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IoT SIM vs Normal SIM (8 Differences)

IoT SIM Cards Caburn Telecom
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Key takeaways:

  • Internet of Things (IoT) SIMs are purpose-built for dispersed stand-alone devices that need to connect to the internet, whereas normal, consumer SIMs are for phones and other consumer mobile devices.
  • IoT SIM Cards are provisioned by the provider with long-term commercial agreements that enable them to connect to specified mobile networks as IoT devices.
  • Many IoT devices produce high signalling and low data rates, which if uncontrolled or illegitimate, can be highly problematic to local network operators. 
  • Many IoT devices consume less power and need to have a wide network range which means battery management is a key factor in operation and communications.
  • As some IoT SIM cards are used in extreme environments, some are built to withstand extreme weather and temperatures, corrosion, vibration and impact or embedded on bespoke printed circuit boards.

If you’re wondering whether an IoT SIM or a normal SIM is right for your device, it’s important to understand the key differences between them to ensure your devices remain connected and live and are not disconnected from the networks.

Internet of Things (IoT) SIM cards are purpose-built for devices that need to connect to the internet or wireless cellular networks, whereas normal consumer SIMs are for smartphones and tablets. 

In this article, we’ll look at how SIM cards work and the eight key differences between IoT SIM cards and regular SIM cards.

Keep reading to find out more!

How do SIM cards work?

Traditional SIM cards are small, removable cards that store data for GSM (Global System for Mobile Communications) cellular phones. This data includes your phone number, contact list, text messages, and other information.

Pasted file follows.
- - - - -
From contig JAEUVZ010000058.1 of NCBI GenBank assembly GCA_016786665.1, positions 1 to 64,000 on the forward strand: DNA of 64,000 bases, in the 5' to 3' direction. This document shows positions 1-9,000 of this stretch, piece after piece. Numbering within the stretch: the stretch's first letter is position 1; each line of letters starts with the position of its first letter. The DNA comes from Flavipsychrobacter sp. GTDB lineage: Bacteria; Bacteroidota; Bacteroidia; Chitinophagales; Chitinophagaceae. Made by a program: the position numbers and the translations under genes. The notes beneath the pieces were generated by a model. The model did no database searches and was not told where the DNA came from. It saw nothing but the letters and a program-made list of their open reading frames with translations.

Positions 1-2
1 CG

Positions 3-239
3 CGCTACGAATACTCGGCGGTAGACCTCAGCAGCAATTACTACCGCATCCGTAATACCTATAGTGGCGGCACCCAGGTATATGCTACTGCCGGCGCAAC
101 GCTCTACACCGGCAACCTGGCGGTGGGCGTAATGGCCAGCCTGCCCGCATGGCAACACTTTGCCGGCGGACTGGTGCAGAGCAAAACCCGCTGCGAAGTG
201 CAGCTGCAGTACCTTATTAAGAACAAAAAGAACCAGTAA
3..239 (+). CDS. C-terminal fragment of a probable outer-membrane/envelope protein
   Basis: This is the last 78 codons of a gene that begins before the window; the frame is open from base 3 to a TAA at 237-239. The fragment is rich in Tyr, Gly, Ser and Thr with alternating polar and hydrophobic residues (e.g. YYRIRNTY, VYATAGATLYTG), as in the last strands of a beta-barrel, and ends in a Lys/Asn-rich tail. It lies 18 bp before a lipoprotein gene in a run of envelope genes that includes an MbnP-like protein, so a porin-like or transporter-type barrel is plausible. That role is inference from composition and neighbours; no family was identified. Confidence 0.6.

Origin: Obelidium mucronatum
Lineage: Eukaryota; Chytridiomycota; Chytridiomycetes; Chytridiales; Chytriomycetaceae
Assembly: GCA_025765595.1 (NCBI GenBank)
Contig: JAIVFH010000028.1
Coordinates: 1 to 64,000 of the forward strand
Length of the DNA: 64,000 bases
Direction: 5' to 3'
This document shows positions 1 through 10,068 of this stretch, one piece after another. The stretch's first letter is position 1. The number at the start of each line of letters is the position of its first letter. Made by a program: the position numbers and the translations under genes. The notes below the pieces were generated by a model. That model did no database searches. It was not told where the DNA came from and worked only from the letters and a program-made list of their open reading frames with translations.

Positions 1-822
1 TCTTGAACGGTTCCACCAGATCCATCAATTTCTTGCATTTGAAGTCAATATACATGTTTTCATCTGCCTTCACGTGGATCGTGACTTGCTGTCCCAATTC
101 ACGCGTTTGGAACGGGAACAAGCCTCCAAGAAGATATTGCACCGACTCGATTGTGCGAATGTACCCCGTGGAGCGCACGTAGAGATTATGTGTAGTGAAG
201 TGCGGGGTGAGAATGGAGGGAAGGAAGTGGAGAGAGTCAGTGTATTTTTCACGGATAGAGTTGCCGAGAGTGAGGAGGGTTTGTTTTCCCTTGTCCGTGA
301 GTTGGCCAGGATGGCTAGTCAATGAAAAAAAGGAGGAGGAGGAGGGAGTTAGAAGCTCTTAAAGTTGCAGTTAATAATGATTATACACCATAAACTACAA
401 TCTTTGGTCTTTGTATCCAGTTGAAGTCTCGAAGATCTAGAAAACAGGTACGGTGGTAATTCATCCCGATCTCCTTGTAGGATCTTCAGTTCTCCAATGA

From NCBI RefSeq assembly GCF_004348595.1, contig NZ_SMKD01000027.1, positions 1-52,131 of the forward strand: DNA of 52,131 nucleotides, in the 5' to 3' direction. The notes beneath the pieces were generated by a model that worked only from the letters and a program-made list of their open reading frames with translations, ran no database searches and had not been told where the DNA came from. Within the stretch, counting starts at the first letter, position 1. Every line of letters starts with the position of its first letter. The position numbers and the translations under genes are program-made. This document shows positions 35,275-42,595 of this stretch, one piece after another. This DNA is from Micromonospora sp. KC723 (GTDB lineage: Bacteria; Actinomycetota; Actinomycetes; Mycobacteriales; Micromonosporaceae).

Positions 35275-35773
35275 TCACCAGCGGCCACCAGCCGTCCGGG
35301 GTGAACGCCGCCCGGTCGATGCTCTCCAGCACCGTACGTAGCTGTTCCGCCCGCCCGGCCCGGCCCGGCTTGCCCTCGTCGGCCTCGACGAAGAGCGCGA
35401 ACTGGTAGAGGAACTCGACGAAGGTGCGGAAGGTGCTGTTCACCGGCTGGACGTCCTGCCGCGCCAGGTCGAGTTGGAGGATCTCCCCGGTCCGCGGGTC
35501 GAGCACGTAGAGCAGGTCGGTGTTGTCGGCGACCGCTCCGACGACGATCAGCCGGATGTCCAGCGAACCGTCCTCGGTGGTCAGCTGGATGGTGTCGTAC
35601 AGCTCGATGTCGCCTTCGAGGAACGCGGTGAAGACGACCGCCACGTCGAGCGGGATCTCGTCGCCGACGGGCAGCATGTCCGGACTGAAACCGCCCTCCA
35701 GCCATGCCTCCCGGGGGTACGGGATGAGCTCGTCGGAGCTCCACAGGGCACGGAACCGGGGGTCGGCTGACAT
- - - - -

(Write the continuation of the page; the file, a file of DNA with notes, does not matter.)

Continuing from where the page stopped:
A main difference between an IoT SIM and a regular SIM card is that IoT SIMs are specifically designed to work without a person needing to activate or interact with the device by virtue of the central systems that manage them.

Also referred to as M2M SIM cards, IoT SIM cards are also available in cost-effective price packages for those applications that require very low data uses. This makes them ideal for devices that only need a basic connection to the internet, such as weather sensors or security cameras. They can also be configured to connect to low-power, long-range technologies such as LTE-M and NB-IoT.

Learn more: A Guide to IoT Connectivity, IoT SIM Cards & Multi-network Systems

Get connected with Caburn Telecom and IoT

Key Differences Between the Legitimate Use of IoT SIM Card Cellular Connectivity & Regular SIM cards in Devices:

There are eight key differences that separate IoT SIM cards from regular SIM cards. These include:

1) Mobile network commercial agreements and rightful use-case access in IoT projects

2) Device data usage, storage and speeds

3) Device power consumption and mobile connectivity techniques used in IoT devices compared to consumer smartphones

4) Network and connectivity range of IoT SIMs compared to the coverage of regular smartphone SIMs (i.e. coverage of consumer SIMs)